As I write this, Marvel’s Doctor Strange is a little over a week from release in the UK (continuing the fine tradition that we get Marvel movies before the country that made them). It’s something of a milestone for a couple of reasons. First up, it’s the first real foray into magical heroes and villains – even the Asgardians are expressed as science aliens in the MCU. Secondly, Doctor Strange marks the end of the twice-yearly Marvel movies schedule. Next year, we’re getting not two, but three Marvel movies: Thor: Ragnarok, Spiderman: Homecoming, and Guardians of the Galaxy 2: Bigger and Blousier.
I may have made up the subtitle for that last one. Here’s hoping the protagonist has an actual, explicit character arc this time, and that Gamorra is more than an attractive lamp.
Thing is, I’m struggling to get excited for Doctor Strange. I’m not sure why. Maybe it’s because the trailers make it look like Inception 2? Maybe it’s the weird one-two punch of whitewashing the Ancient One (Marvel can justify it however they want – it’s still whitewashing, and they’re still doing it), and then tiptoeing around the Chinese government to make sure the movie can release over there? No, I’m not going into detail on that one, but it involves Tibet. Or maybe it’s because I’m tired of seeing Benedict Cumberbatch peering out of the screen at me? (Nothing personal to the guy. He’s a good actor, but he does seem to have carved out a particular ‘type’ along the way.)
No, I think it’s because Doctor Strange is yet another origin story.
So here’s the thing. Every so often, a media outlet with empty column inches delves into the theory that we may have reached superhero saturation. That audience fixation with the spandex set is going to die out, leaving overcommited studios with a series of duds on their hands.
The folk writing those columns are sort of right and sort of wrong. Superhero films aren’t a genre. They operate within other genres. Captain America: The First Avenger was a war film. Iron Man was science fiction (without the downer ending you’d get if it were ‘true’ science fiction). Thor was space opera more than anything else. And so on, and so on. But do I think we’re in danger of reaching a kind of superhero saturation? Yes. Superhero origins.
I propose that the origin is actually the dullest bit of any superhero’s story. Let’s be honest, any superhero origin plays out thus:
Character is some kind of screw-up. Character gains powers through macguffin. Character overcomes own innate screwiness to use those powers for the greater good. Resolves to keep doing so. Roll credits.
We all know how it’s going to go. We’ve all seen it a hundred times. What’s that? There haven’t been a hundred superhero films? That’s true. But you’ve seen it a hundred times all the same. In Rocky. In Top Gun. In a solid ten or fifteen percent of the James Bond movies. Almost any sports movie. Most cop movies. And ultimately, this is why we get so many origin stories.
Origin stories are easy to write. Easy to sell to an audience. That’s why despite Kevin Feige (the Marvel movies’ head honcho) claiming that he wanted to get away from origin tales, he hasn’t. Doctor Strange is an origin. Captain Marvel will be an origin. Black Panther is currently claimed not to be, but I’ll believe that when I see it. Only Spider-man might break with tradition, but that’s more to do with the fact that Spider-man movies have become a triannual tradition at this point. (Mind you, DC haven’t learned that with Batman, have they?)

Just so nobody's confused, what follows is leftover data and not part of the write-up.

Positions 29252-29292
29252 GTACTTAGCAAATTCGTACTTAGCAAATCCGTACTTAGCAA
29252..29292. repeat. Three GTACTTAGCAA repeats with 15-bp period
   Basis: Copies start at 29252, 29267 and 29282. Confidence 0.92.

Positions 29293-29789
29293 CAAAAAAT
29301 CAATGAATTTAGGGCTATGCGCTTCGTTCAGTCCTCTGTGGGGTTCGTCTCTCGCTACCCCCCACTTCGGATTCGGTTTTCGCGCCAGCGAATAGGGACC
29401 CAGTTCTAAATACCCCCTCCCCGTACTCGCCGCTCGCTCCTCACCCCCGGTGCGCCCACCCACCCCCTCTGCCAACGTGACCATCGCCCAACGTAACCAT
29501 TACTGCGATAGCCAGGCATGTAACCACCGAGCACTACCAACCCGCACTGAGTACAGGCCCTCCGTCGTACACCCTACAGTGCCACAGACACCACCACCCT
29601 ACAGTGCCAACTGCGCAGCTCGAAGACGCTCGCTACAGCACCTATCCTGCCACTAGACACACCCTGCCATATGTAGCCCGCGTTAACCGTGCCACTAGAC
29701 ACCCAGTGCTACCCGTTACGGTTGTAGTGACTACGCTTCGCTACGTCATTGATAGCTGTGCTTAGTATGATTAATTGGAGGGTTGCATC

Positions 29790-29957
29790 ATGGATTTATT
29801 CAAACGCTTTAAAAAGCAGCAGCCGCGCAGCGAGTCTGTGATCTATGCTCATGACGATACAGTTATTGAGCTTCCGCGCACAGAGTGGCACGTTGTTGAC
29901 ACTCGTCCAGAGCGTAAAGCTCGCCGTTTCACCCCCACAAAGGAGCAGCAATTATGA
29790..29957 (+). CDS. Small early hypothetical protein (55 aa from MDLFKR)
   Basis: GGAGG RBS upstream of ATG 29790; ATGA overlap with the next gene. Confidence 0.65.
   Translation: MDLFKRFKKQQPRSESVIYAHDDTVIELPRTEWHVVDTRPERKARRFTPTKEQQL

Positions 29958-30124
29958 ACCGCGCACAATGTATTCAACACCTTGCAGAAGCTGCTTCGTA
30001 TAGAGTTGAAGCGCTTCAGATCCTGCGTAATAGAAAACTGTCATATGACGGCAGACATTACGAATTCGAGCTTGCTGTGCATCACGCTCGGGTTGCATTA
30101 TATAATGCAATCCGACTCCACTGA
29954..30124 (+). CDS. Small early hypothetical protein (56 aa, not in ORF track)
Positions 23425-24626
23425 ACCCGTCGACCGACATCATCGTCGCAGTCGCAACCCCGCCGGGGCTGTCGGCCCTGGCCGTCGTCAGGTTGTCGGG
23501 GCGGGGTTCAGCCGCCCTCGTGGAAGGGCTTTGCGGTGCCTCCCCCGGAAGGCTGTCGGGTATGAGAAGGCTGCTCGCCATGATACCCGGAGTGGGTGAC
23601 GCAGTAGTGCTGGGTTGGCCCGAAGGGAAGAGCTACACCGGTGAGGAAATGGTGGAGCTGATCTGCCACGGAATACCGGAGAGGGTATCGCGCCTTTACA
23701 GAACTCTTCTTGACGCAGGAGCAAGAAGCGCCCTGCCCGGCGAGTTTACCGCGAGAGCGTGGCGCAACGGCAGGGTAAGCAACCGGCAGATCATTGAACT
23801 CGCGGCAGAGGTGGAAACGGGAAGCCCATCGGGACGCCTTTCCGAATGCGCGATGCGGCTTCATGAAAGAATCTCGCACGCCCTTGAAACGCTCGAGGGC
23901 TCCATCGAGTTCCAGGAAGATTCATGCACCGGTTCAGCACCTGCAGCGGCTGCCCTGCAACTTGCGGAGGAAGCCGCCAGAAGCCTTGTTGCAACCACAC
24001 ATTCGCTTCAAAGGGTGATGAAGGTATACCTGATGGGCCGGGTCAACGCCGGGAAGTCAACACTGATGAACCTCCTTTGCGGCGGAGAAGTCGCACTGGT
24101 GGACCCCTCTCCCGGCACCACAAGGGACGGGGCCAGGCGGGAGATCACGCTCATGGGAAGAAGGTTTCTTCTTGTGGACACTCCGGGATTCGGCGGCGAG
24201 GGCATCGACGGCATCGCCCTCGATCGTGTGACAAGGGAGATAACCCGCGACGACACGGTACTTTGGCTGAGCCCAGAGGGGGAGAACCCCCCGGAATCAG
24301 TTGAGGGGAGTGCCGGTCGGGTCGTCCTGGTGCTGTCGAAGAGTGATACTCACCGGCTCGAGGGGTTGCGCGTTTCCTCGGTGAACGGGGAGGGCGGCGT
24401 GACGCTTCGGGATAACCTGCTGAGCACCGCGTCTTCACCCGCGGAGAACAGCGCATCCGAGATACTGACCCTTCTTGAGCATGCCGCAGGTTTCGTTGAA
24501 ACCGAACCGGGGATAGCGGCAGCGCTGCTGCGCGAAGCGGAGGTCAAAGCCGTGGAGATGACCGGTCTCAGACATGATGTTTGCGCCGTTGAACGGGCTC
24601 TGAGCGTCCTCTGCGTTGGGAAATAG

I want to know what the superhero does with their powers, not what they did before they had them. I want to know the challenges that come with donning the cape. Show me the drama of the hero’s life. In short, if you’re going to give me a film about a superhero, why not give me a film about a superhero, not a training montage stretched to 118 minutes. Treat your audience with respect. Trust them to understand what’s going on. Police Academy aside, you don’t get cop films that are 90% training, 10% law enforcement.
Does knowing that Peter Parker got his power from a radioactive spider bite (rather than dying of a heady brew of toxin and radiation poisoning) help us suspend disbelief? Hey kids, don’t do drugs – unless you’re trying to be Captain America, that is. Goodness knows we’d all have been happier not to see Darth Vader’s origin…
We’re already suspending disbelief. We do it all the time when watching movies – the Die Hard franchise remains the longest running movie series starring a superpowered individual, no matter what the official record says. Will we really find the reality-warping powers of Doctor Strange that much harder to swallow if we’re just asked to accept them? One of the best bits about the Ed Norton Incredible Hulk was that it fed out the origin story in the opening credits.
Ultimately, this is why the pundits who predict a collapsing superhero boom are wrong: we don’t have a superhero boom. Under the skin, most of the Marvel and DC movies are standard genre movies with a superhero theme. And you know what? That’s fine, in moderation. Wonder Woman looks like it’ll be awesome, and it’s a different kind of origin story, just as Thor was – these are heroic individuals already.
But let’s mix it up a bit, shall we? I don’t see Warner Brothers doing this any time soon. They’re still struggling with plotting, pacing and finding the light switch. On the other hand, Marvel used to be known for taking risks. I think it’s time for them to do so again.